4

I'm trying to create drop caps with the lettrine package, and I'm running into trouble when the first paragraph is too short. It appears that the package only indents the paragraph where it appears, with all lines on subsequent paragraphs being unaffected.

Here's a MWE:

\documentclass{book}
\usepackage{lmodern}
\usepackage{lettrine}

\begin{document}
\lettrine[lines=3]{T}{his} is a short paragraph.

This is a longer one, which fills all the lines taken up by the large letter, but unfortunately is not properly indented to accommodate that letter.
\end{document}

This yields the following bad result:

The second paragraph is typeset in exactly the same place it would normally be, overlapping the large letter.

One solution would be to remove the paragraph break and instead use \\ \hspace*{\parindent}. Is there a more elegant, semantic solution?

  • it would be possible (using code based on the code wrapfig used to re-start a cut out on a new paragraph) but it's rather rare to use drop caps on such small paragraphs so I haven't seen this implemented. – David Carlisle May 15 '17 at 16:47
  • 2
    IMNSHO, a three-row lettrine makes little or no typographic sense if the associated paragraph doesn't have at least 5 or 6 lines. If the chapter's opening paragraph spans only 1 or 2 lines, do you have the option to place the lettrine in the second paragraph (assuming, naturally, that the 2nd paragraph spans 5 or more lines...)? – Mico May 15 '17 at 16:56
  • 1
    @ChrisH yes, yes (\prevgraf) – David Carlisle May 15 '17 at 17:55
  • 1
    @alephzero - To compare the hand-made drop-cap letters -- really, sumptuous and stupendous works of art in their own right! -- of late medieval and early modern era books with what can be produced by the lettrine package is to go rather deep into apples-to-oranges-comparison territory. My comment was aimed at a much more modest level, i.e., it was meant to address what can be done with LaTeX and, in particular, the lettrine package. I thought this was obvious; however, apparently this wasn't the case. I'm truly sorry for having misled you and for having wasted your time. – Mico May 15 '17 at 17:58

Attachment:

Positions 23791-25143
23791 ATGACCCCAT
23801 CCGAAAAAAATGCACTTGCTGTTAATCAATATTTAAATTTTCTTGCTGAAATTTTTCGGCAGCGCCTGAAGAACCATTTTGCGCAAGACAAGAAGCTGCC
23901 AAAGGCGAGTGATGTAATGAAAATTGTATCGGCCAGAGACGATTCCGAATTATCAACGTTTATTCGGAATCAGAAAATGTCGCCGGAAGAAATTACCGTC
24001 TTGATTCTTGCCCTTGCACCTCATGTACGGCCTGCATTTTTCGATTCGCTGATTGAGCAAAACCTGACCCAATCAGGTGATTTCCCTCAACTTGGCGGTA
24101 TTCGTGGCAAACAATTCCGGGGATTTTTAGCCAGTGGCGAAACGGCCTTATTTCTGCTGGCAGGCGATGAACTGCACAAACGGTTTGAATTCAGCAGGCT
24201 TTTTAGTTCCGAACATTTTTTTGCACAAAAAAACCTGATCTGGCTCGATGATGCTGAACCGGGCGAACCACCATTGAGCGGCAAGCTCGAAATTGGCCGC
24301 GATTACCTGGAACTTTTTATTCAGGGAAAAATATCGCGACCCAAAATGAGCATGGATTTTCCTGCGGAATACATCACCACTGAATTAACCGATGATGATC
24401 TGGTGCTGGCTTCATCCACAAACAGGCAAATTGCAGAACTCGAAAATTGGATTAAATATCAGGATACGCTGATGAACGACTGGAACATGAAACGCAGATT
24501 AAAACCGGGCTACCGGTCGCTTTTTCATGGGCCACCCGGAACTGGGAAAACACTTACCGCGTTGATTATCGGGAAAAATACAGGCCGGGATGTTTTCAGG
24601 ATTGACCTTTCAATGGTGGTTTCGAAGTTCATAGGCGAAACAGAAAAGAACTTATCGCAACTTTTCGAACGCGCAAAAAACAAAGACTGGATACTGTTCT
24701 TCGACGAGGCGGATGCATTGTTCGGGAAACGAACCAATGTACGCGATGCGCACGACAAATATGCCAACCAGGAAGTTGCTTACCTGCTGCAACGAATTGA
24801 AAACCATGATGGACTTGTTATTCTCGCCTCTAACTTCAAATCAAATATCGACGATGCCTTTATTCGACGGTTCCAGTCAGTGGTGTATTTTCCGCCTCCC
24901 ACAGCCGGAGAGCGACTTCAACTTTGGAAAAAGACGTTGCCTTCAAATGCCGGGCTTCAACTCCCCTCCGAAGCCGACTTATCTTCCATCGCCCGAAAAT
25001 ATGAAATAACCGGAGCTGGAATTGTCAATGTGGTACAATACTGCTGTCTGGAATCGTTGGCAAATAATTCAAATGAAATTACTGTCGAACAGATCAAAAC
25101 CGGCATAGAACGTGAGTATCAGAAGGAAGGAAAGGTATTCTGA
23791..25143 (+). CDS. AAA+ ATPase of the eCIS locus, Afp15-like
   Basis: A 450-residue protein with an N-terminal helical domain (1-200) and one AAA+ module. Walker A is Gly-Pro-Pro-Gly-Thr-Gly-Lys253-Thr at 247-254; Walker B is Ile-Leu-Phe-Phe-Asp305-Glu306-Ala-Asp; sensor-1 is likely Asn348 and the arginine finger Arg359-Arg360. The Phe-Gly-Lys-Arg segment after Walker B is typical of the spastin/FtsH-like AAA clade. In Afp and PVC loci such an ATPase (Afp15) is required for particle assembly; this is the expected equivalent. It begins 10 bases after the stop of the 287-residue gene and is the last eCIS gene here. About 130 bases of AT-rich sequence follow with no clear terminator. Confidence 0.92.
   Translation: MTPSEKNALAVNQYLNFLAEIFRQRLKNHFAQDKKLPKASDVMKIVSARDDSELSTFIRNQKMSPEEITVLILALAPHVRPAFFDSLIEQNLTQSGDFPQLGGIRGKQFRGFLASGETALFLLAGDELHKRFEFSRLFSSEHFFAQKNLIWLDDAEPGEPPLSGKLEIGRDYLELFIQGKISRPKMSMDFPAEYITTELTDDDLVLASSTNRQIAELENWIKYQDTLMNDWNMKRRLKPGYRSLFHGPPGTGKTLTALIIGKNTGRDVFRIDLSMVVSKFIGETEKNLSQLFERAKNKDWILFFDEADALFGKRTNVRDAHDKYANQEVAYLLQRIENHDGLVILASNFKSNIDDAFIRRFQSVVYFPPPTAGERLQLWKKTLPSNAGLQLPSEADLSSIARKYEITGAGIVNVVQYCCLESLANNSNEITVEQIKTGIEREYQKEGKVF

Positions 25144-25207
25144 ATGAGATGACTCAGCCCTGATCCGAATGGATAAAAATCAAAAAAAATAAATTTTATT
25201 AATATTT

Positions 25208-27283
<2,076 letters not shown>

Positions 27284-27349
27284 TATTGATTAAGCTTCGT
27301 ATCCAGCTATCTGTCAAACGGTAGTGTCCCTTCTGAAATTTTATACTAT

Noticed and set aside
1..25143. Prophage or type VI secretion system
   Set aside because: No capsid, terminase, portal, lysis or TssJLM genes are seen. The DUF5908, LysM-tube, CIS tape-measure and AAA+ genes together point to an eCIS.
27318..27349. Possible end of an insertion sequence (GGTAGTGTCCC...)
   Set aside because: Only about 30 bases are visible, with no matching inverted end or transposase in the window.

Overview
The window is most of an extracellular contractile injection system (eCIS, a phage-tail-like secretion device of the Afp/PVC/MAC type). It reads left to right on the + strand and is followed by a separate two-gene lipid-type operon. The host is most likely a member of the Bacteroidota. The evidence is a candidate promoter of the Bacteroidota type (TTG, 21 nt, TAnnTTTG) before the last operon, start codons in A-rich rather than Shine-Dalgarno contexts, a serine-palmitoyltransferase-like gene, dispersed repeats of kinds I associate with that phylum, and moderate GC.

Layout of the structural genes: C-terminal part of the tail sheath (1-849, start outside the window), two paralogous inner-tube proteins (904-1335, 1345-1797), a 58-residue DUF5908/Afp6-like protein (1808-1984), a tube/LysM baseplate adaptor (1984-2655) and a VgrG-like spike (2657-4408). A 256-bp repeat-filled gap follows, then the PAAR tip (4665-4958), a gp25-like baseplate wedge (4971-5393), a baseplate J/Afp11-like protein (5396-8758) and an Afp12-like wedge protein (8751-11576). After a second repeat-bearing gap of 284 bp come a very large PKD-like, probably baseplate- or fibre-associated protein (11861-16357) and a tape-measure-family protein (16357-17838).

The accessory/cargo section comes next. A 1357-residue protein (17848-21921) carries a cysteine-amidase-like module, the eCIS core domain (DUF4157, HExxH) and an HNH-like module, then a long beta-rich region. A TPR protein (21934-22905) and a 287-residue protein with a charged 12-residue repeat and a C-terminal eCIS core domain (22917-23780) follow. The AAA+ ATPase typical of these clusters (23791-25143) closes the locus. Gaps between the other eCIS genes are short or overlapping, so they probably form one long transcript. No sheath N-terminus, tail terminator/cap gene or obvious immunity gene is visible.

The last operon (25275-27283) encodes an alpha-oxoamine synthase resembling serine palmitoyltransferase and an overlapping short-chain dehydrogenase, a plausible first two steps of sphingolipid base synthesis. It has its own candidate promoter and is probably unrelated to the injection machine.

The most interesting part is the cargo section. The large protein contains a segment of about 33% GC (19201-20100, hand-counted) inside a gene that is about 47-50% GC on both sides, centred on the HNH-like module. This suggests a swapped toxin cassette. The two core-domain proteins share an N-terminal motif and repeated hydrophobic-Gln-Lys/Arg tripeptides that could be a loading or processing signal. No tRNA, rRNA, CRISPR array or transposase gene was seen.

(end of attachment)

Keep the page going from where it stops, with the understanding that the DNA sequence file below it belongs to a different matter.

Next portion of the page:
• 3
    @Mico fortunately my macros are sumptuous and stupendous works of art in their own right as well:-) – David Carlisle May 15 '17 at 19:08
8

enter image description here

Put \zz immediately before the following paragraph and it will extend the cutout if needed.

\documentclass{book}
\usepackage{lmodern}

\newcount\zzc
\makeatletter
\def\zz{%
\ifnum\prevgraf<\c@L@lines
\zzc\z@
\loop
\ifnum\zzc<\prevgraf
\advance\zzc\@ne
\afterassignment\zzda\count@\L@parshape\relax
\repeat
\parshape\L@parshape
\fi}
\def\zzda{\afterassignment\zzdb\dimen@}
\def\zzdb{\afterassignment\zzdef\dimen@}
\def\zzdef#1\relax{\edef\L@parshape{\the\numexpr\count@-1\relax\space #1}}
\makeatother
\usepackage{lettrine}

\begin{document}




\lettrine[lines=3]{T}{his} is a short paragraph.

\zz
This is a longer one, which fills all the lines taken up by the large letter, but unfortunately is not properly indented to accommodate that letter.



\lettrine[lines=3]{T}{his} is not a short paragraph.
This is is not a short paragraph. This is is not a short paragraph.
This is is not a short paragraph. This is is not a short paragraph.
This is is not a short paragraph. This is is not a short paragraph.

\zz
This is a longer one, which fills all the lines taken up by the large letter, but unfortunately is not properly indented to accommodate that letter.
\end{document}
  • This is fantastic (as usual!). However, to get the same indentation as for a normal paragraph, I had also to set \setlength{\DefaultNindent}{0em} (equivalently, nindent=0em as an option to \lettrine). I also renamed the macros; maybe that would be a good idea for more general use? – Reuben Thomas Jun 15 '17 at 5:37
  • Even better would be to make the code subtract \DefaultNindent from the indent used. – Reuben Thomas Jun 15 '17 at 6:32
3

I once had a requirement to build multiple complicated parshapes, each of which had to span multiple paragraphs. I didn't want to define a parshape per paragraph, as that would have been a lot more work.

I don't remember anymore where this came from, I don't claim any credit for this, but you can actually "fake" a \par command by doing:

\def\Fpar{\hfil\vadjust{\vskip\parskip}\break\indent}

As lettrine seems to use \parshape internally, this solution also works for your requirement.

MWE:

\documentclass{book}
\usepackage{lmodern}
\usepackage{lettrine}
\def\Fpar{\hfil\vadjust{\vskip\parskip}\break\indent}
\begin{document}
\lettrine[lines=3]{T}{his} is a short paragraph.\Fpar
This is a longer one, which fills all the lines taken up by the large letter, but unfortunately is not properly indented to accommodate that letter.
\end{document}

Output:

enter image description here

The reason why this works seems to be that, while \Fpar produces the same document output as a \par would, it is not recognized by \parshape as being the end of a paragraph, and thus the \lettrine command has more text to work with.

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